China’s launch of Yuan-denominated oil future contracts — the first of its kind for Asian markets – will give Asian buyers more room for arbitrage and will increase China’s bargaining power to price energy supplies. The launch of the oil futures exchange is fuelling speculations of its impact on international benchmarks like London-based Brent Crude and New York based West Texas Intermediate.
China replaced the United States as the largest importer of crude oil last year. The International Energy Agency says global oil demand, which grew at double the rate in 2017 as compared to the last decade, was primarily on growth in demand from Asia, with China and India being the biggest demand centres.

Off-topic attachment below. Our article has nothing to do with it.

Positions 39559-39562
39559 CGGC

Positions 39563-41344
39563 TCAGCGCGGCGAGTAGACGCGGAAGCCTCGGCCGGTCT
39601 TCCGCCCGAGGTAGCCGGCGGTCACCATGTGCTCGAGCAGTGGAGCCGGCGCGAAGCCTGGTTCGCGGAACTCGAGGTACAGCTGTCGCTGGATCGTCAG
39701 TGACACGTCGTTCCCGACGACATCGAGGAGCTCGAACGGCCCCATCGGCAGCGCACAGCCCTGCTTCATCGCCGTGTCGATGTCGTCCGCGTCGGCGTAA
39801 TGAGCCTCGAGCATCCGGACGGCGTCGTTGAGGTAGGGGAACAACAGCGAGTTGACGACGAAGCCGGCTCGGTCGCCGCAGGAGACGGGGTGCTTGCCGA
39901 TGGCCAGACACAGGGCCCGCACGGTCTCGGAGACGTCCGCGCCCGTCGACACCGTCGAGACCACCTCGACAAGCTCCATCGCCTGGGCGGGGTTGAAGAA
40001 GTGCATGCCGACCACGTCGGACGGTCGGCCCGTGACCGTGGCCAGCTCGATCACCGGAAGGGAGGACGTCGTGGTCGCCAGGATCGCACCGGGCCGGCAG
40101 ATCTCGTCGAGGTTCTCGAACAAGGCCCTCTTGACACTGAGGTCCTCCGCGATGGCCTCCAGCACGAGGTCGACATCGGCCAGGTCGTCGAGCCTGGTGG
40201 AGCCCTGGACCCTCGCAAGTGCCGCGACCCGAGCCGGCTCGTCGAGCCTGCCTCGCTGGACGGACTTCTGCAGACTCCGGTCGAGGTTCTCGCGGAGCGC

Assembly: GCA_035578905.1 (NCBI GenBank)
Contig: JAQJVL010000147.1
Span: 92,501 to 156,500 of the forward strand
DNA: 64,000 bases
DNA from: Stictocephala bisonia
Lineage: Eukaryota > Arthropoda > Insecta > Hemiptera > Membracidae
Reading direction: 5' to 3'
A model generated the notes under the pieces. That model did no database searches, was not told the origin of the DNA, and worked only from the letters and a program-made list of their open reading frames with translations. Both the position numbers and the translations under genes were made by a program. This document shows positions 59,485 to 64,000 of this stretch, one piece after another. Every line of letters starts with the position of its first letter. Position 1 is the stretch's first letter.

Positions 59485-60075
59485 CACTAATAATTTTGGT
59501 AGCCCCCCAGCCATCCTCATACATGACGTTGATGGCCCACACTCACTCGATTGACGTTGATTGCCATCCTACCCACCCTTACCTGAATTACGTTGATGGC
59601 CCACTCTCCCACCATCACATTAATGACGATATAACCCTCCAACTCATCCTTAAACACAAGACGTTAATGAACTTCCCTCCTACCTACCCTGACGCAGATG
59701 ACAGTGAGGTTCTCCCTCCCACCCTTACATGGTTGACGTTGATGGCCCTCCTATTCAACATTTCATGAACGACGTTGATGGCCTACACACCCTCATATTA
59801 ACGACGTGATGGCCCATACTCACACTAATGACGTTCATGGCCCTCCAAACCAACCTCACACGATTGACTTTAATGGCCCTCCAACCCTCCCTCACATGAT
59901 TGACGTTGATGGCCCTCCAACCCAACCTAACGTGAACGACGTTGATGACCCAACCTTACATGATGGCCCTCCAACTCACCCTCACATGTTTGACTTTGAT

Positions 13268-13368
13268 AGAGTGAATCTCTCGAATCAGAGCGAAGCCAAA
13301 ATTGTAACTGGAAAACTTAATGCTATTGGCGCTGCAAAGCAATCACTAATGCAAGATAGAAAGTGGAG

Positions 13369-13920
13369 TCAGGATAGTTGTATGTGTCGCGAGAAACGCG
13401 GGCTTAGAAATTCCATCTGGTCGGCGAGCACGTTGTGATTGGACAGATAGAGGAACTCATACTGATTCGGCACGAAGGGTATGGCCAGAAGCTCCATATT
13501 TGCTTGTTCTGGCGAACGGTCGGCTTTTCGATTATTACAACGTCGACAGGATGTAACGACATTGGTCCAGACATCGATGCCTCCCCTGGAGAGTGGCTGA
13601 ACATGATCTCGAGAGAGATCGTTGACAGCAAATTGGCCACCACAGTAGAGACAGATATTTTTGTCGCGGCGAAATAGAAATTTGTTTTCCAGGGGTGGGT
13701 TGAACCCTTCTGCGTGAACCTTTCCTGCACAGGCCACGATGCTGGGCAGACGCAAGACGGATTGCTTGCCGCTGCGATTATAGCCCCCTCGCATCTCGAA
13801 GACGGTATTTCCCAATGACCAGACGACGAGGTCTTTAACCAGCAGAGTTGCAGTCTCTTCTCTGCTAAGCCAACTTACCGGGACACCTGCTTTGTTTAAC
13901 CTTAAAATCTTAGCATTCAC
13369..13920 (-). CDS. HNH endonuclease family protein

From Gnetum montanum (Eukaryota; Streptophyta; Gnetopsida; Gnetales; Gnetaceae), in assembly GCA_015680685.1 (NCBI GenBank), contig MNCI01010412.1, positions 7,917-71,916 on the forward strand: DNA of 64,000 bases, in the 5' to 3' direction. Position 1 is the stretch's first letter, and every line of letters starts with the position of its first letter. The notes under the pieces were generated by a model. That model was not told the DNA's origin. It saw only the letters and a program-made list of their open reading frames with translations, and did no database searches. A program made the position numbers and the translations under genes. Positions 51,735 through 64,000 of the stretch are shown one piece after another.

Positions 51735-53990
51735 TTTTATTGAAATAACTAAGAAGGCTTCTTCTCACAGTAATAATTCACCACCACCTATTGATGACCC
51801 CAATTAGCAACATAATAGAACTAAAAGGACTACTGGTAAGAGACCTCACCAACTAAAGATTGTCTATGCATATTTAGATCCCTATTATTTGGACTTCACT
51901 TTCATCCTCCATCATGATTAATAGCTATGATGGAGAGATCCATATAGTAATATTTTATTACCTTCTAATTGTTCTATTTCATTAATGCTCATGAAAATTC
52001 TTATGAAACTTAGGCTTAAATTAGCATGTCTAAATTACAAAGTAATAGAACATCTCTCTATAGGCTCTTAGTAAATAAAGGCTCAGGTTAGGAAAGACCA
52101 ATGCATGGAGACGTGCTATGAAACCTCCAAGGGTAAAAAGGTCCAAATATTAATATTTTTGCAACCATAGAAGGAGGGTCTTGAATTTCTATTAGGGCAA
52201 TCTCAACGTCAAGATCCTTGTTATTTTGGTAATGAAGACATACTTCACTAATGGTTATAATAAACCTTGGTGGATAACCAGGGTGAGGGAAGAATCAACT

“Asian buyers of crude have always been having a grouse that suppliers factor in a premium while selling crude to the region as opposed to supply to Americas and Europe. If the Chinese trading volumes and liquidity improve significantly, that will set a benchmark for oil pricing in future, albeit not in the near term,” K Ravichandran, Senior Vice President & Group Head, Corporate Ratings at ICRA said. Read More…
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